Pagerank or raw link juice is determined by the number of links pointing to your site and their importance. The internal linking structure on your site is also part of the calculation. Pagerank sculpting has become popular over the past few years to direct the link juice to important pages on a site. Links to less perceived important pages are nofollowed. Aaron Wall has remarked that a certain Pagerank threshold is required for a page to be crawled and indexed by Google.
  4. External Links:
    If your site has a problem with unique quality content, is on a not so strong domain and does not have enough PR, having a few backlinks from good or lesser known domains to your money pages will be sufficient to get them indexed by Google.

    Oftentimes, I have seen new sites insulated on the web where they have not linked out or have had a lack of incoming links. A simple step such as submitting to a local popular directory that gets crawled by the search engines regularly is enough to get the site pages indexed by Google.

    When the search engines see backlinks to your site, they are literally votes for the site as someone on the web thinks that your site is quite important. That is a key factor that gets your site pages indexed and retained in the index.

  5. Other Signals:
    There is a belief among the wider search community that search and traffic volumes to a site, the number of clicks earned by pages on a site on the SERPs, average time spent on a site etc are all signals which search engines are using to retain such pages in their index.

    If the number of visits to a site is increasing steadily and users are spending more time on the site, it is logical to assume that such pages will be found relevant to search queries and retained in the search engines’ index. There is no confirmation officially from the search engines themselves to this effect. There is always the prospect of the signals getting noisy over time.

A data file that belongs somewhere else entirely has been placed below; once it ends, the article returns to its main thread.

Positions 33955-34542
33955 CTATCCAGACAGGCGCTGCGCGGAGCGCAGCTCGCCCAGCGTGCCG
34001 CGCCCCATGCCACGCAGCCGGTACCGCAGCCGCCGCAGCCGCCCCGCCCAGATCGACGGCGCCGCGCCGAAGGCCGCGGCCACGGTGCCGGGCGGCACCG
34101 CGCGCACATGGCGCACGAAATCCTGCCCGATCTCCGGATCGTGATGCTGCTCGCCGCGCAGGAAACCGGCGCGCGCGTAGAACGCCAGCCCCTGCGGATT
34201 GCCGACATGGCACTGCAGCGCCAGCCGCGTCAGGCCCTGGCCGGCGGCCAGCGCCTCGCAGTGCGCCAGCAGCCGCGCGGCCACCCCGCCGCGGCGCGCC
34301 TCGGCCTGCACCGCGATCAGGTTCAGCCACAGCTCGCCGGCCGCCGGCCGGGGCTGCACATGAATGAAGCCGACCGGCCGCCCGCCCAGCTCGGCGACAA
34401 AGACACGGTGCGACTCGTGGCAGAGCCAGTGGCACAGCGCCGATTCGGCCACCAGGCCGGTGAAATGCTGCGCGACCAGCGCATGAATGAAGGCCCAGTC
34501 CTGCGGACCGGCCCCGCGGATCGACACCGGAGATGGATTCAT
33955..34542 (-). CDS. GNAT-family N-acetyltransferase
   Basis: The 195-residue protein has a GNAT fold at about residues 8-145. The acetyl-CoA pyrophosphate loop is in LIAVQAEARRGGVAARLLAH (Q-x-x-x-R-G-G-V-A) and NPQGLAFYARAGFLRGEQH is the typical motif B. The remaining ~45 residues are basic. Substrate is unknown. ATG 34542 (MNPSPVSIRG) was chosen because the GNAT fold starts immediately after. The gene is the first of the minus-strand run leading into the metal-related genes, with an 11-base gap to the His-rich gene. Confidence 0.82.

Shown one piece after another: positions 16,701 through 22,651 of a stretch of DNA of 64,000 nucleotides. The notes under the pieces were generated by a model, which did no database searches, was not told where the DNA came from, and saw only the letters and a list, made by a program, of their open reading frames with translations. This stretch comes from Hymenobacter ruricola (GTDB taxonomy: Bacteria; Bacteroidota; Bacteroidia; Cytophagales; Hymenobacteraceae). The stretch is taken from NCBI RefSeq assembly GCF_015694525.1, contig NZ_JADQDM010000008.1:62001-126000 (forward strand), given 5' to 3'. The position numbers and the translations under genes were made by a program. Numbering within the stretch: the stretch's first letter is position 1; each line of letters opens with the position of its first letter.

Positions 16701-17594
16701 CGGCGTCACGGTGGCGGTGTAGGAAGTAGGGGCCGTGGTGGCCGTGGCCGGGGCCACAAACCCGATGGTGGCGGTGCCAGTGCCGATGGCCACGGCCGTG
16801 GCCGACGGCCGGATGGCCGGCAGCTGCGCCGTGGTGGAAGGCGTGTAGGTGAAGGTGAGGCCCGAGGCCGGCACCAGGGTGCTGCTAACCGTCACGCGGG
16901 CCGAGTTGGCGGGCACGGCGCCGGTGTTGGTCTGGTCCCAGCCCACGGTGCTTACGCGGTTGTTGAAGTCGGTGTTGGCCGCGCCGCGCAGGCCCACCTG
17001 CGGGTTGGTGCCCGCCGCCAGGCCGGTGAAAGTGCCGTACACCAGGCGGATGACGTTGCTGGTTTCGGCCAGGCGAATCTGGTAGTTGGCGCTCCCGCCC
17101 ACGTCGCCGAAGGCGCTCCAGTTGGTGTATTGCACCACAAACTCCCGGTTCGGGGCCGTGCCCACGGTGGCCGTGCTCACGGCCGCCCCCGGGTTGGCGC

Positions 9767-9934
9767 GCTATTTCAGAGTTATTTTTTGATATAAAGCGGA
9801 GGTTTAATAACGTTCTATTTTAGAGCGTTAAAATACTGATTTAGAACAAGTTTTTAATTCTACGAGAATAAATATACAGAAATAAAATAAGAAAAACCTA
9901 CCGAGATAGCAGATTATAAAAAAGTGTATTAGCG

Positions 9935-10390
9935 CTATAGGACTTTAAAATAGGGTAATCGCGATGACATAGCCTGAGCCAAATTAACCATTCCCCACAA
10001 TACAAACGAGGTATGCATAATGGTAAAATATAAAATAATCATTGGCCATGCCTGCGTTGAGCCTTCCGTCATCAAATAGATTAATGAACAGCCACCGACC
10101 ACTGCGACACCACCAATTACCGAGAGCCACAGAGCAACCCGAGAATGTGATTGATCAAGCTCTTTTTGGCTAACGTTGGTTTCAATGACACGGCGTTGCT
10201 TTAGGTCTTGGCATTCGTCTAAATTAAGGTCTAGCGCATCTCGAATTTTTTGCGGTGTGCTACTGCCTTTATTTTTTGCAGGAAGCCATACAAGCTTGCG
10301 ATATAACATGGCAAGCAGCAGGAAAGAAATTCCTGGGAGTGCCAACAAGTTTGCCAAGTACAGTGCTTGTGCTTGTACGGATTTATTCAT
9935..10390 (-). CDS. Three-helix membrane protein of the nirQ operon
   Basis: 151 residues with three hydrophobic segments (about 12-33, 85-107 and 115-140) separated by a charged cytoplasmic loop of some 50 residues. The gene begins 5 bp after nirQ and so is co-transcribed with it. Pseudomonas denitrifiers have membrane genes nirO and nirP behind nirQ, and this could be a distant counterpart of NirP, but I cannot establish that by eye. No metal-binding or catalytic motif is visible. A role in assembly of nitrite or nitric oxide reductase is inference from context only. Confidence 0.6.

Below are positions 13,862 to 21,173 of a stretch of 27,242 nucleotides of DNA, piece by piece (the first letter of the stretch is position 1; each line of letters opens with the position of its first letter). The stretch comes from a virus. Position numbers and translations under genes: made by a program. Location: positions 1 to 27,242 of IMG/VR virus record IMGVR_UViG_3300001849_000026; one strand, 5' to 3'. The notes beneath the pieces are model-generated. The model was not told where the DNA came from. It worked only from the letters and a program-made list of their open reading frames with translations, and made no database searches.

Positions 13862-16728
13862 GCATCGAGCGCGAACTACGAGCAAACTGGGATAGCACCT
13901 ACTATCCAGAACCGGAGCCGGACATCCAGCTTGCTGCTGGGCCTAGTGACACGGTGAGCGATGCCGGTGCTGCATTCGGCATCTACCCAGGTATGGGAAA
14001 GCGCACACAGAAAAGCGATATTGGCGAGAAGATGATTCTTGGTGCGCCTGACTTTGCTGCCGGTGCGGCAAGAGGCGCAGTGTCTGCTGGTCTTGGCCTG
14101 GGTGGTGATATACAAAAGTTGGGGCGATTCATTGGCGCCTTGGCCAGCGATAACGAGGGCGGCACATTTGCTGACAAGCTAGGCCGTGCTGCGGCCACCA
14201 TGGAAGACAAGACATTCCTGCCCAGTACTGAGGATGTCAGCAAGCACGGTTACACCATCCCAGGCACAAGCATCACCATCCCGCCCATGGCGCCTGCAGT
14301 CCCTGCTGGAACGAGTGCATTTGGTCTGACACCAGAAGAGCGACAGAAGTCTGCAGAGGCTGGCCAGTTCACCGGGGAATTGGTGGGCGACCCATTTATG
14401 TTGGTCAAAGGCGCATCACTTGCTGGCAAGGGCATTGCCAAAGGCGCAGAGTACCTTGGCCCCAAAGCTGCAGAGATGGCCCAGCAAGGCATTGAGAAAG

Rand has done a great video on this in his Whiteboard Friday post on Search Engine Crawling and Indexing factors.

Ravi Venkatesan is a senior SEO consultant at Netconcepts, a well established Auckland SEO company that has a great track record of optimising client sites for organic search and delivering great results.

Possible Related Posts

Posted by of Netconcepts Ltd. on 07/05/2009

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5 comments for Search Engine Crawling and Indexing Factors »

  1. MyAvatars 0.2

    I bookmarked this page. Thank you for given this…

    Comment by Seo Firm — 7/6/2009 @ 3:29 am


  2. MyAvatars 0.2

    Great post. In your section on “Feeds:
    If a site has a regularly updated blog or fresh articles posted on it at regular intervals, it would be ideal to have a feed and export it” — my question is –how would you do this (export it) on a web site that is not a blog. Would one just manually post a relevant story on a regular basis, or do you link to a blog, or do you embedd an rss from a blog. And if so, are all of these ways crawlable?

    Many thanks,
    Joel

    Comment by joel — 7/6/2009 @ 4:50 am


  3. MyAvatars 0.2

    Strange. I had a comment earlier and it’s not here. My question is as you refer to “Feeds:
    If a site has a regularly updated blog or fresh articles posted on it at regular intervals, it would be ideal to have a feed and export it.” My questions… if it’s a website, do you just write a post on the web site, or do you embedd an RSS feed from one’s blog into the website, and will Google then crawl it?

    Thanks.

    Comment by Joel — 7/6/2009 @ 12:44 pm


  4. MyAvatars 0.2

    Is there a way to get Google to crawl a page, but not add that one page to it’s index? (ie. just indexing the linked pages, not the page itself).

    Comment by Ron — 10/9/2009 @ 4:36 pm


  5. MyAvatars 0.2

    Hi Ron,
    Assuming that you have Page A on which you have 2 links (link1 and link2) to other pages on your site or other sites, you want only the pages pointed to by the links to be indexed.

    If this is the case, then you can have a meta robots tag on Page A that says
    . This will not index page A but will follow the links (link1 and link2)on Page A. Hope this answers your question.
    Cheers
    Ravi

    Comment by Ravi — 10/11/2009 @ 1:28 pm